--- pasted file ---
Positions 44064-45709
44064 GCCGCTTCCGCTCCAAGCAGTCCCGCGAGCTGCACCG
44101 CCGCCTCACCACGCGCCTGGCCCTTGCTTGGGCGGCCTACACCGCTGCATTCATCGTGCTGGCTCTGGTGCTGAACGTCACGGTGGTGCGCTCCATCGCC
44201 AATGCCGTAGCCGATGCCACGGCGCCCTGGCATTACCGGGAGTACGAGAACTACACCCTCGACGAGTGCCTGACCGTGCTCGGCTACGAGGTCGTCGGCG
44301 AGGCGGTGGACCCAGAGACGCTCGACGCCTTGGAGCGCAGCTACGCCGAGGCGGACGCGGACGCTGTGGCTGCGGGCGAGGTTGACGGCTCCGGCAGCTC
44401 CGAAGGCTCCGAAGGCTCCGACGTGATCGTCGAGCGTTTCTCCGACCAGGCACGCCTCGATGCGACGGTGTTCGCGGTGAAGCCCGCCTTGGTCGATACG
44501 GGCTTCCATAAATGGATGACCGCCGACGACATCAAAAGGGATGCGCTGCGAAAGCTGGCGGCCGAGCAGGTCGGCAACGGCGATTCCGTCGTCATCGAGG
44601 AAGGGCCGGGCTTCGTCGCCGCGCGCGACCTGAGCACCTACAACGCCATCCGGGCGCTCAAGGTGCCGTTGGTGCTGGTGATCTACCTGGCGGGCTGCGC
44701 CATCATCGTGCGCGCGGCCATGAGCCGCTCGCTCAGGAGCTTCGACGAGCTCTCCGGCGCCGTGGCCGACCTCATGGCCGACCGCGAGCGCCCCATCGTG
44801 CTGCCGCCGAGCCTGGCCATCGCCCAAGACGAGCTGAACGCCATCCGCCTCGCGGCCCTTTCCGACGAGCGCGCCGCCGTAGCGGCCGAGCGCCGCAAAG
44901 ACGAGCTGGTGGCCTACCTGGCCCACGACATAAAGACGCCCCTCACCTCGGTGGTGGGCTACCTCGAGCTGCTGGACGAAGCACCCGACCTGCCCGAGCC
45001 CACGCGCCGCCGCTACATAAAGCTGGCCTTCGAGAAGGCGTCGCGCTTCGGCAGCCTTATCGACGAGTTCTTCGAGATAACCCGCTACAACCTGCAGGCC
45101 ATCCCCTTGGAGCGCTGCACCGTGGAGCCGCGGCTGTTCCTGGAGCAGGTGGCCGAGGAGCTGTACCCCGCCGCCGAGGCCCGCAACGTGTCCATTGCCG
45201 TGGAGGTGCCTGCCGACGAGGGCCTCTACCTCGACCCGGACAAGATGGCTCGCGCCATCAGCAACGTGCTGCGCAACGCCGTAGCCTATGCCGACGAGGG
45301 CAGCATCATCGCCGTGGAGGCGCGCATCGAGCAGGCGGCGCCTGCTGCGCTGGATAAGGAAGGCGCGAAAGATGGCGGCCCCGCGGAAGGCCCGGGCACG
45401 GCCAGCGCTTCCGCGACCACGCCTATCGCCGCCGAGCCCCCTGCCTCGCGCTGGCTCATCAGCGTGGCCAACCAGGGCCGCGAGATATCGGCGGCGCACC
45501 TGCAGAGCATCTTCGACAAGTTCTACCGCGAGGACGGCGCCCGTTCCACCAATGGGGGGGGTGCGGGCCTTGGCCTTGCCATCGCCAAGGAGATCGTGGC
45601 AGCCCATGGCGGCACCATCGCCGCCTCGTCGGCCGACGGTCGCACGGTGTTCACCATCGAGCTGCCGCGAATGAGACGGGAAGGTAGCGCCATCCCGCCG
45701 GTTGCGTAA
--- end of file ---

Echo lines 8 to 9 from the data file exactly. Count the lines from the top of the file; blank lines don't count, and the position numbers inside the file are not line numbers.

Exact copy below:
44601 AAGGGCCGGGCTTCGTCGCCGCGCGCGACCTGAGCACCTACAACGCCATCCGGGCGCTCAAGGTGCCGTTGGTGCTGGTGATCTACCTGGCGGGCTGCGC
44701 CATCATCGTGCGCGCGGCCATGAGCCGCTCGCTCAGGAGCTTCGACGAGCTCTCCGGCGCCGTGGCCGACCTCATGGCCGACCGCGAGCGCCCCATCGTG